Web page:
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Published: August 6th 2018
Views of the Western Ghats
Today we woke up far too early due to the noise of a very violent monsoon shower. This relatively small amount of rain was enough to put me off getting up early for the 7am yoga class provided by the hotel every morning on the terrace. We quickly went back to sleep to wake to beautiful sunshine and a more reasonable hour. I maintain I’ll do a class before we leave, Stephen is convinced I won’t.
Breakfast was the first challenge of the day - having been put off spices by an insanely hot cauliflower the night before I was pleased to be able to enjoy eggs on toast and banana fritters. This was accompanied by delicious black tea. Again, having discovered the milk version the day before is undrinkable.
We were picked up by our driver at 9am and taken off for a day trip to top station - a beautiful view point of the western ghats between the Tamil Nadu and Kerala borders. There are specific tourist spots along the route where the driver stops and ushers you out - he seemed quite confused when we didn’t want to stop at some of them!
Our walk around part of the lake
was a flower garden - not really worth seeing but a pleasant walk around a small garden with lots of potted plants. I suspect it would be more interesting later in the year when more of the plants are flowering.
Next was a ‘tea garden view point’. It’s just a stop beside the road of a tea plantation. There are tea plantations everywhere and this was not the best view by a long shot but we diligently got out the car and took a photo like the good little tourists we are.
We did manage to put our foot down and refuse the next suggestion - an elephant ride. He really did try to sell it but neither Stephen nor myself much fancied seeing the elephants anywhere other than the wild. Despite all the ‘caution, elephants crossing’ signs we didn’t see any wild ones. Or any signs of their existence. Not surprising given the huge electrified fencing around all the crossing areas....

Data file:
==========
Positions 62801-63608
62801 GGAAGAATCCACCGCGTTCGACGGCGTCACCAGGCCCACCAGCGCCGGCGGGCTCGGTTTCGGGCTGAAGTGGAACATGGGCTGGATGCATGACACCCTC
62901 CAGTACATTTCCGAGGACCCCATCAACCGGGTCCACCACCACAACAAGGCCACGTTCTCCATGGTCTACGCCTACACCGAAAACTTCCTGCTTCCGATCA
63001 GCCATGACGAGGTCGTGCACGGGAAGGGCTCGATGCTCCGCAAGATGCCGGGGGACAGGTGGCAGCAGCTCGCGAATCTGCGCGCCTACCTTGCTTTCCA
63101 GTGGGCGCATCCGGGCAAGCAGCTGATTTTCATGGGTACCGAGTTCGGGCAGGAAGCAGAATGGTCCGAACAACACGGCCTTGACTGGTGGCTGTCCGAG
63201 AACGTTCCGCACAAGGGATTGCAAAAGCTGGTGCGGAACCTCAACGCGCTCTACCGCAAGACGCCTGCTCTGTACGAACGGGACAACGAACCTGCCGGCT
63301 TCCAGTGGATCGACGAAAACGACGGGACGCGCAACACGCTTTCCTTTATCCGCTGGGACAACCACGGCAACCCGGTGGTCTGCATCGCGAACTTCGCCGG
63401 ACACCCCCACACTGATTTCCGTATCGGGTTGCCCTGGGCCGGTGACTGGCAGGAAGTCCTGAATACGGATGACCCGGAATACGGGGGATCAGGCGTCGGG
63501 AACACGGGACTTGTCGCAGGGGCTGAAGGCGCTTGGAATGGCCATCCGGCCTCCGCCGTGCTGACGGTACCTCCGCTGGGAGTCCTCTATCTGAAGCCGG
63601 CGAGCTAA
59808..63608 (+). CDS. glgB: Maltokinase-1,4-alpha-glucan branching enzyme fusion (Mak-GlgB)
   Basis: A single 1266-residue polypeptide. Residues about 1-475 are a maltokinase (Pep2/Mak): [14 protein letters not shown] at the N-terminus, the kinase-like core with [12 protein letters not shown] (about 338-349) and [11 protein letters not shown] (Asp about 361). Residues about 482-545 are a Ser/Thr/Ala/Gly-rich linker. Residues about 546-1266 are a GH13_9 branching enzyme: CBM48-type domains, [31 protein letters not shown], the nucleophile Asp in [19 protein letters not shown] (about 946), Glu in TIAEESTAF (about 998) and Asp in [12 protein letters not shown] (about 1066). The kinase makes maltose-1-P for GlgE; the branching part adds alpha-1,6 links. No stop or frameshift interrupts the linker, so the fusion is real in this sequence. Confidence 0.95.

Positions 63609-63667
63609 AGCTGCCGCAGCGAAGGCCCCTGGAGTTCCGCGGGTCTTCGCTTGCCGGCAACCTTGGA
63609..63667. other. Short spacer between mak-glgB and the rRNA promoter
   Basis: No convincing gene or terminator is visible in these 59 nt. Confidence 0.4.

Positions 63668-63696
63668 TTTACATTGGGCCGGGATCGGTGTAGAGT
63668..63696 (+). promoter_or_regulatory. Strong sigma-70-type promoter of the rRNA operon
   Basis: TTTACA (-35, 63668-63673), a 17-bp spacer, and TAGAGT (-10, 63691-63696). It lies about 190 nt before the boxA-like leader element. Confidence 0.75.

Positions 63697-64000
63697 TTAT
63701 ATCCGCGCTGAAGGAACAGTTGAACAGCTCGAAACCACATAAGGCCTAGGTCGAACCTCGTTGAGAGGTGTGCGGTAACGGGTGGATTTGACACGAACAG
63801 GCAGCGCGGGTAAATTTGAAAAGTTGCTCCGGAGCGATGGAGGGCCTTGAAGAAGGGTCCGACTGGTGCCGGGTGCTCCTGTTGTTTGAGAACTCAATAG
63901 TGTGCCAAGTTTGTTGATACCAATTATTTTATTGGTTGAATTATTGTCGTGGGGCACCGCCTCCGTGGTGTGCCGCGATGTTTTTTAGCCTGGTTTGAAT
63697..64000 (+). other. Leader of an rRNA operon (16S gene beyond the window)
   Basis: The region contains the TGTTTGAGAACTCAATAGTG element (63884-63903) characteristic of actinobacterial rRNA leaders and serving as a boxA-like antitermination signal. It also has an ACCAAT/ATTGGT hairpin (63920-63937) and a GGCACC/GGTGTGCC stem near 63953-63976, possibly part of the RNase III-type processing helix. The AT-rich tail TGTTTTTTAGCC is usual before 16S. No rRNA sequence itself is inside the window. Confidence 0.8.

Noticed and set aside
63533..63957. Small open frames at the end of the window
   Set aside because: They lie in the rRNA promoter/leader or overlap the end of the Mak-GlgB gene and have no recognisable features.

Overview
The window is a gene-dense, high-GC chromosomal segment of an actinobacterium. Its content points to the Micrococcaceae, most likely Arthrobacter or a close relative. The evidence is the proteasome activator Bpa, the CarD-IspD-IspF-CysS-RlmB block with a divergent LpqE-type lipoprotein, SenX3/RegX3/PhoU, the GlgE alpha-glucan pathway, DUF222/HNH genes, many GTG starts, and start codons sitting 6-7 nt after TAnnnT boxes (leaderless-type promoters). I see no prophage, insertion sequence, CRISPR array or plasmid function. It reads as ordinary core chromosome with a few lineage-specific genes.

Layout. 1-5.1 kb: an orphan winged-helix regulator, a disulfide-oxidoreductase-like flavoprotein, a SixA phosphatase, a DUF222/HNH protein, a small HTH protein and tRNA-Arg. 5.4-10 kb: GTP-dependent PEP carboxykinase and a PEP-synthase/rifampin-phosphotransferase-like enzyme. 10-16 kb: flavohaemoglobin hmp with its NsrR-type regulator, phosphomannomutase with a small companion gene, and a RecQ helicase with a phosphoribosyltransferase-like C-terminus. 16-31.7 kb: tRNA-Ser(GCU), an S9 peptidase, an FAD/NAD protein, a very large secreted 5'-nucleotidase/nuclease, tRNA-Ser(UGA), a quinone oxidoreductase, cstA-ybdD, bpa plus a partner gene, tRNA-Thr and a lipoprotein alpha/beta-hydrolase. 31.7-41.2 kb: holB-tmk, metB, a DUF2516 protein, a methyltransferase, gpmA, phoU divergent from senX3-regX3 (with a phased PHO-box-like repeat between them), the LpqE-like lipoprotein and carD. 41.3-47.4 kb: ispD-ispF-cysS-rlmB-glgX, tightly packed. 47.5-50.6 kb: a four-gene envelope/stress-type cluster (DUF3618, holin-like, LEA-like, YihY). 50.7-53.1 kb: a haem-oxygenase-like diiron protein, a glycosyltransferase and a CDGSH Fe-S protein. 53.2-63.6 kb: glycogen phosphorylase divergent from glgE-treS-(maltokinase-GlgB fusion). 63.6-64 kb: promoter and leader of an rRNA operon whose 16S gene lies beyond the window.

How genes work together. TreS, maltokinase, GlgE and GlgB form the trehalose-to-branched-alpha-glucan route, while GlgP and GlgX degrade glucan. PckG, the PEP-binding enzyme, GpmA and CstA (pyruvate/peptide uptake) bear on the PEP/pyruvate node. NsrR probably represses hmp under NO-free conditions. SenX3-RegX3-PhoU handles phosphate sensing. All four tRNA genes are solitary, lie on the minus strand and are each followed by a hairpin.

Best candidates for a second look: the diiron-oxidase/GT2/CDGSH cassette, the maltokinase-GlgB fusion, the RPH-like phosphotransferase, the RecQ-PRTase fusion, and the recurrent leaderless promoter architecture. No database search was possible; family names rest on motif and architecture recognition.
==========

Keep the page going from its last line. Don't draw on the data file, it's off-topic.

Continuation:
After being dropped off at the Mattupetty dam and told to walk across and meet him on the other side we decided to go rogue and walk in the opposite direction! It was a good
The obligatory selfie
choice. After walking through the tourist car park and past all the stalls (there are a lot of fruits we cannot identify) we came to a forest track which went around the lake. The sun was still shining at this point and we saw plenty of birds & butterflies as we walked to a point above the dam and came out in yet another tea plantation. At this point we met a road and decided we should go back and find our driver.
Further around the lake is echo point. Described by kerala tourist office as a must see destination we found it very disappointing. It was surrounded on both sides of the road by stalls and there was rubbish everywhere. You’re supposed to be able to go for a walk from here but we couldn’t see any obvious paths (except the road). You can pay a small fee to go down onto the tiny beach where you can play with the sound of echo‘s but it was rather too busy for us to bother. As we drove further along the road we noticed that you can pull over and walk down to the shore line for free and
From our walk around the lake
these areas looked much cleaner and more pleasant for a short walk.
Kundala lake and dam (we suspect a remnant of the British colonial days given how ornate it is) was our next stop. Again we walked right through the tourist stalls and out the other side. We then went off the road and had an explore up a path above the lake. The views were lovely and it was much more peaceful. Stephen got distracted by some derelict houses and cows and seemed quite happy.
Our final stop of the day was Top Sation. The views from here are spectacular and well worth the visit. We had a brief walk around the tea plantation below before heading back towards Munnar. Our only regret was finding a walk from Top Station after getting back to the hotel. There is a 4hour walk from this point down to the village below and back. Frustratingly we are discovering that whilst everywhere says munnar is good for trekking it seems almost impossible to find trekking routes to do!
On the way home we stopped at echo point again for some lunch. We found a stall that served reasonable looking food
Off on a short explore. Elizabeth tries to befriend a local...
and went to ask for some (safe) eggs and banana fritters. They were having none of it. Asking if we wanted lunch (yes), they ushered us in and sat us down at a little table and promptly produced 2 plates of rice with chutneys and 3 saucepans of sauces to help ourselves to. One contained sour cream and we have no idea what the others contained. There was no cutlery so we gamely started to eat with our hands as best we could. This was clearly not very well as they soon gave us spoons! The food was delicious and the quantity huge. We were able to enjoy the table water curtesy of our amazing water bottles and thus far have suffered no ill consequences. All this food only cost us 140 rupees, about £1.40!
Final stop before home was the botanical gardens - very similar to the flower garden of earlier in the day and can easily be missed. That said it was a good place to hide from the now torrential rain and we enjoyed seeing all the fruit plants and it sells some yummy chocolate 😊
Tomorrows plans are somewhat hazy given the fact there’s
a drivers strike on....
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